Lenovo calls on China's telecoms
In less than a month, Lenovo Group hired three new executives with experience working for China's telecom carriers. Analysts said the personnel changes demonstrate Lenovo's desire to revive its struggling mobile phone business, specifically by bolstering sales channels through the country's powerful telecom carriers. Still, expanded sales channels won't be enough for Lenovo to overtake its formidable competitors in the domestic smartphone market, analysts said. Perhaps aware of the challenge at home, Lenovo has achieved some success at increasing its market share overseas.
When Lenovo Group completed its acquisition of Motorola Mobility three years ago, its CEO Yang Yuanqing declared war on the world's top two smartphone makers, Apple and Samsung, but now it seems Yang has settled on a less ambitious goal of getting the company's mobile division to turn a profit.
According to Lenovo's latest financial statement, the company's global smartphone shipments fell 26 percent year-on-year the quarter ending December 31, 2016, when its mobile division took a 2 million operating loss.
Lenovo has been squeezed out the of the top-five ranking of the largest smartphone makers by shipments, both in China and around the world, according to data tracked by International Data Corp (IDC).
While Lenovo's mobile phone division has struggled, under Yang's leadership it has maintained its long-standing leadership in the personal computer segment.
In 2016, Lenovo's share of the personal computer market crept up to 21.3 percent from 20.8 percent of global shipments, according to IDC.
Some analysts have suggested that Lenovo should sell its struggling mobile division to focus on its personal computer business, but Yang has other ideas.
“Mobile should be our core business as well,” he told Reuters in mid-February, after the company's net profit fell 67 percent year-on-year in the last quarter of 2016.
Turning to the telecoms
After Lenovo reported its drop in profits, the company went on a hiring spree for its mobile division.
Over about a month, Lenovo brought in four new senior executives for the division. It hired Jiang Zhen, a former executive at Samsung Electronics Co, to head its mobile unit in China.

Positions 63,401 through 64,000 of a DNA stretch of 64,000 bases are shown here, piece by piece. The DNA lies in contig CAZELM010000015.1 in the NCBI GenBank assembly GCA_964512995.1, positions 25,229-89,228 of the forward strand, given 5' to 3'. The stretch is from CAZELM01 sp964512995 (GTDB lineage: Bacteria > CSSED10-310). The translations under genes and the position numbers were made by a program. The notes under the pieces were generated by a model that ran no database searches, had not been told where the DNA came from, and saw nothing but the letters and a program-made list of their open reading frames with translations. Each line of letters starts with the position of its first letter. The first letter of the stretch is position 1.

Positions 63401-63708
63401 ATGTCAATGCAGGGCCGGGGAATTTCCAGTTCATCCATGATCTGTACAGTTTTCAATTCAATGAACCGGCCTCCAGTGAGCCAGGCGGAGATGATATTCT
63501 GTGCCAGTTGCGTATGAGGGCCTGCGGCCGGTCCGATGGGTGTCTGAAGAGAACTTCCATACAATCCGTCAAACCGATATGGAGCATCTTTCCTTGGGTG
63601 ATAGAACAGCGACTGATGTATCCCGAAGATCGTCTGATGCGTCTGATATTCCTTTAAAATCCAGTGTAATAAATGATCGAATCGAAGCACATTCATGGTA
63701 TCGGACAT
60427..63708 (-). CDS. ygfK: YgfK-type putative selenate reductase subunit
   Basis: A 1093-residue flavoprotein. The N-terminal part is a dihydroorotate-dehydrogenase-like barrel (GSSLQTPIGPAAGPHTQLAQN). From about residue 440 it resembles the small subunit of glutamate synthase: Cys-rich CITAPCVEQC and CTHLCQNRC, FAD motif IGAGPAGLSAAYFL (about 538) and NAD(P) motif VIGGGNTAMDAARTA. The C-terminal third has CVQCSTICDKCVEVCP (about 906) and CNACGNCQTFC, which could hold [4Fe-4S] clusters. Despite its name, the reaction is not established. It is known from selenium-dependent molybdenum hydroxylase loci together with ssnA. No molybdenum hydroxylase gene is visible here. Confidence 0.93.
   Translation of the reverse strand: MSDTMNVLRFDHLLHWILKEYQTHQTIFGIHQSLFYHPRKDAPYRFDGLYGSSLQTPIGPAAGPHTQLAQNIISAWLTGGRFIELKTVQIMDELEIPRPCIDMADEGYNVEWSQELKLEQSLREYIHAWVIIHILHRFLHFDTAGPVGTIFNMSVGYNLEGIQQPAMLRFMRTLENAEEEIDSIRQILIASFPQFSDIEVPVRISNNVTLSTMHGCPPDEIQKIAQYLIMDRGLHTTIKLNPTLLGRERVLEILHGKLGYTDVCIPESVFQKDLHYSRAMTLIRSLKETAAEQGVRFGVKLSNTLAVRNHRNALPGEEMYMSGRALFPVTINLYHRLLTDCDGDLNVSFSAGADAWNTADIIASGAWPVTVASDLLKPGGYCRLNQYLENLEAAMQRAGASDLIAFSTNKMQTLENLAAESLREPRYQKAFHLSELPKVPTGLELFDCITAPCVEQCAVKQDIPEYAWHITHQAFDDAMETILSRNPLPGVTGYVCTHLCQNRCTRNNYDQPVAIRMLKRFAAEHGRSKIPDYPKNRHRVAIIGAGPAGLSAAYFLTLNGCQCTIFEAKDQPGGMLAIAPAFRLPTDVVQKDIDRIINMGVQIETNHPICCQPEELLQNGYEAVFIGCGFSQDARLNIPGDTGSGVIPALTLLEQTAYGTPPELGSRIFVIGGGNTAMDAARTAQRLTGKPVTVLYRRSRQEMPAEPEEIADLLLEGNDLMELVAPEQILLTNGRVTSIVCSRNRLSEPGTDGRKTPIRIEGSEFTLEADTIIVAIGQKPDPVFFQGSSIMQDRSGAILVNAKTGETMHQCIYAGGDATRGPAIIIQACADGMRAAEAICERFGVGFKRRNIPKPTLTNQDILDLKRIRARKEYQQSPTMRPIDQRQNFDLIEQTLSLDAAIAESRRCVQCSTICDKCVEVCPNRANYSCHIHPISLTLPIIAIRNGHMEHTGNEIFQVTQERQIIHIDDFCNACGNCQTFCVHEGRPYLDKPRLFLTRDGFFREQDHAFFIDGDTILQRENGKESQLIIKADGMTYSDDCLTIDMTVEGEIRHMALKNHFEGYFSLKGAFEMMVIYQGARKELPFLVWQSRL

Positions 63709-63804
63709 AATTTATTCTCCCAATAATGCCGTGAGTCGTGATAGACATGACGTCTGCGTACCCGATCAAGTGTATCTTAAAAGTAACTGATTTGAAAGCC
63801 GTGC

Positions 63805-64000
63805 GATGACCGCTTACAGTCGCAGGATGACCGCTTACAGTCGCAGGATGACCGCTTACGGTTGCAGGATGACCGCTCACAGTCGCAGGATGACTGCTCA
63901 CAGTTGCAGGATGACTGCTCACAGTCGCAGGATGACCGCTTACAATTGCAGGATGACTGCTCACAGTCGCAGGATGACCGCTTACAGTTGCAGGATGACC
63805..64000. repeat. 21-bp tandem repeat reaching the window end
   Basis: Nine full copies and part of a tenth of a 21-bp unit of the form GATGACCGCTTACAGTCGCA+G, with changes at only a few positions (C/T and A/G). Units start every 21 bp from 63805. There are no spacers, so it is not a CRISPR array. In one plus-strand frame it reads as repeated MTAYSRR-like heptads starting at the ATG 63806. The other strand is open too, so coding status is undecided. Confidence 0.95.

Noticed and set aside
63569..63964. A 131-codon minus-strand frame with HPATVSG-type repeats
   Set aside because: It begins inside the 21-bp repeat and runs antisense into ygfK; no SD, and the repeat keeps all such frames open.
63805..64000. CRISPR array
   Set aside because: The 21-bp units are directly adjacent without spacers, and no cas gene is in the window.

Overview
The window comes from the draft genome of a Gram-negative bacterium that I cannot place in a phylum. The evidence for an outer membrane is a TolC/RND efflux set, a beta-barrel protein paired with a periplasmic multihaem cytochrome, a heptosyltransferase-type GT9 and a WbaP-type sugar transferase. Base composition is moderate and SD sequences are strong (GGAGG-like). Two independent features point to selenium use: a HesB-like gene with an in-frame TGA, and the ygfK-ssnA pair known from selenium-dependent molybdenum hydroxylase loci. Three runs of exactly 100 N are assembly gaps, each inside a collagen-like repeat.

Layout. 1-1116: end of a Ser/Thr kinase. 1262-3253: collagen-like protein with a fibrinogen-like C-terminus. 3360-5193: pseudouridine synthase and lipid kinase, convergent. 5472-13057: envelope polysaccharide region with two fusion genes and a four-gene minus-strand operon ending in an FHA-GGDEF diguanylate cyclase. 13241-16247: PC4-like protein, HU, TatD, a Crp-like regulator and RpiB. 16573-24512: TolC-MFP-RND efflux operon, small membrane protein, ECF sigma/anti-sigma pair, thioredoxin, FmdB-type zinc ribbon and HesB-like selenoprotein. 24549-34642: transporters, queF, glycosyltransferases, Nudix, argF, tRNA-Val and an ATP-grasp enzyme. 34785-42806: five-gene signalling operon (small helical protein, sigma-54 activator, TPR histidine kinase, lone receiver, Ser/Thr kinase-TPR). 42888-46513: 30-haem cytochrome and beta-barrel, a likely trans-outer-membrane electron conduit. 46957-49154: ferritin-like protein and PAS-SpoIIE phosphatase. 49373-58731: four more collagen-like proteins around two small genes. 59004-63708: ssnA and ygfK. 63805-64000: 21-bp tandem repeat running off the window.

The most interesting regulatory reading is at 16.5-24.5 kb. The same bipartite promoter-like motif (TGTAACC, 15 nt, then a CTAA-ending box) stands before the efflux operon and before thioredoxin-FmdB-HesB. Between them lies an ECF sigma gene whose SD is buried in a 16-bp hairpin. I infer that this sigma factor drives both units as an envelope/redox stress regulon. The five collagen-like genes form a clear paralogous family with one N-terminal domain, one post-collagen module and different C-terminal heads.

The other three executive it hired are former TCL China sales manager Zhu Han, former China Telecom terminal general manager Ma Daojie and former China Mobile executive Yu Gao.
Zhu was also a former China Telecom executive.
Lenovo has made a great effort to secure top talent in the industry for an elite management team. “Efforts and resources will be focused on the development of the Moto brand,” Yang said in a press release on March 6.
Of the four new executives, three had worked for China's telecom carriers, sparking speculation that Lenovo aims to revive the brand by bolstering sales through the telecoms' robust sales channels.
Although there has been a boom in online smartphone sales, many consumers continue to buy phones at China Mobile, China Telecom and China Unicom branches in the country.
China Mobile, the country's largest carrier, aims to sell more than 400 million 4G smartphones in 2017, Sha Yuejia, vice-president of the company, said at a meeting in December 2016.
In 2016, China Mobile sold 519 million 4G handsets in China, according to data from the China Academy of Information and Communications Technology.
Xiang Ligang, CEO of the industry information portal cctime.com, said Lenovo's phone sales will receive a big boost if the company gets a piece of the telecoms' sales, according to a report in the Securities Daily on March 22.